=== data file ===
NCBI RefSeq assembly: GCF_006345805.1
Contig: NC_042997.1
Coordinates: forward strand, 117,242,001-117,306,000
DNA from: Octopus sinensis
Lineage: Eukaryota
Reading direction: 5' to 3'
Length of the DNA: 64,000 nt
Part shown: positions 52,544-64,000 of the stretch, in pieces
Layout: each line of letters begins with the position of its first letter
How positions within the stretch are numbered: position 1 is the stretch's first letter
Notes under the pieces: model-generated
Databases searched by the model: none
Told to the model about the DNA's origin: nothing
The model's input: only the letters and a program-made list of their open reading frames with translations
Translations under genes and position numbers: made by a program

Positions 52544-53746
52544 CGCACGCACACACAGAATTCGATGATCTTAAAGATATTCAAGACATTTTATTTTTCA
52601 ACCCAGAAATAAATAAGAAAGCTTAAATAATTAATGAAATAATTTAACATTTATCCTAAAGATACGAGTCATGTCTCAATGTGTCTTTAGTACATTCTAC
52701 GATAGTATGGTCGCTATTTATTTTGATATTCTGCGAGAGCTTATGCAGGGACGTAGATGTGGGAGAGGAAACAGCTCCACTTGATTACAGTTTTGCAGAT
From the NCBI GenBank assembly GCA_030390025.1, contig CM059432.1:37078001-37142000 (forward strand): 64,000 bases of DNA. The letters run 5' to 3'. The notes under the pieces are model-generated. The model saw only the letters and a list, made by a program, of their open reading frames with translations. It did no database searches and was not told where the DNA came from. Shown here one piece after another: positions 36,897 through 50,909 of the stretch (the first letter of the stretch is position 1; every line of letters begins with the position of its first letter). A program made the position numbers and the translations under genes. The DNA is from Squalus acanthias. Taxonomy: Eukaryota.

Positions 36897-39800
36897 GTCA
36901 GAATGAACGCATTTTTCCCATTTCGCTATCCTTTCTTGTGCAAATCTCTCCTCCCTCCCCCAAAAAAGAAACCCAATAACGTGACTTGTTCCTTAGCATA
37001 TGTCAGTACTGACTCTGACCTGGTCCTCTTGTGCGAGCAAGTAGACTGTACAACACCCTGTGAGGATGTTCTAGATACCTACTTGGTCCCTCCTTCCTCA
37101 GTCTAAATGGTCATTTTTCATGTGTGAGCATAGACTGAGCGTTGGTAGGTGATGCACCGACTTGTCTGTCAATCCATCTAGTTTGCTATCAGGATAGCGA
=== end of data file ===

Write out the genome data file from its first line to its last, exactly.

NCBI RefSeq assembly: GCF_006345805.1
Contig: NC_042997.1
Coordinates: forward strand, 117,242,001-117,306,000
DNA from: Octopus sinensis
Lineage: Eukaryota
Reading direction: 5' to 3'
Length of the DNA: 64,000 nt
Part shown: positions 52,544-64,000 of the stretch, in pieces
Layout: each line of letters begins with the position of its first letter
How positions within the stretch are numbered: position 1 is the stretch's first letter
Notes under the pieces: model-generated
Databases searched by the model: none
Told to the model about the DNA's origin: nothing
The model's input: only the letters and a program-made list of their open reading frames with translations
Translations under genes and position numbers: made by a program

Positions 52544-53746
52544 CGCACGCACACACAGAATTCGATGATCTTAAAGATATTCAAGACATTTTATTTTTCA
52601 ACCCAGAAATAAATAAGAAAGCTTAAATAATTAATGAAATAATTTAACATTTATCCTAAAGATACGAGTCATGTCTCAATGTGTCTTTAGTACATTCTAC
52701 GATAGTATGGTCGCTATTTATTTTGATATTCTGCGAGAGCTTATGCAGGGACGTAGATGTGGGAGAGGAAACAGCTCCACTTGATTACAGTTTTGCAGAT
From the NCBI GenBank assembly GCA_030390025.1, contig CM059432.1:37078001-37142000 (forward strand): 64,000 bases of DNA. The letters run 5' to 3'. The notes under the pieces are model-generated. The model saw only the letters and a list, made by a program, of their open reading frames with translations. It did no database searches and was not told where the DNA came from. Shown here one piece after another: positions 36,897 through 50,909 of the stretch (the first letter of the stretch is position 1; every line of letters begins with the position of its first letter). A program made the position numbers and the translations under genes. The DNA is from Squalus acanthias. Taxonomy: Eukaryota.

Positions 36897-39800
36897 GTCA
36901 GAATGAACGCATTTTTCCCATTTCGCTATCCTTTCTTGTGCAAATCTCTCCTCCCTCCCCCAAAAAAGAAACCCAATAACGTGACTTGTTCCTTAGCATA
37001 TGTCAGTACTGACTCTGACCTGGTCCTCTTGTGCGAGCAAGTAGACTGTACAACACCCTGTGAGGATGTTCTAGATACCTACTTGGTCCCTCCTTCCTCA
37101 GTCTAAATGGTCATTTTTCATGTGTGAGCATAGACTGAGCGTTGGTAGGTGATGCACCGACTTGTCTGTCAATCCATCTAGTTTGCTATCAGGATAGCGA